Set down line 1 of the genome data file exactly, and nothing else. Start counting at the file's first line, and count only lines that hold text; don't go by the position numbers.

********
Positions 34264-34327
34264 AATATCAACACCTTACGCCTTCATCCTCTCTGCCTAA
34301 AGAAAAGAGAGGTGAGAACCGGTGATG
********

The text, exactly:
Positions 34264-34327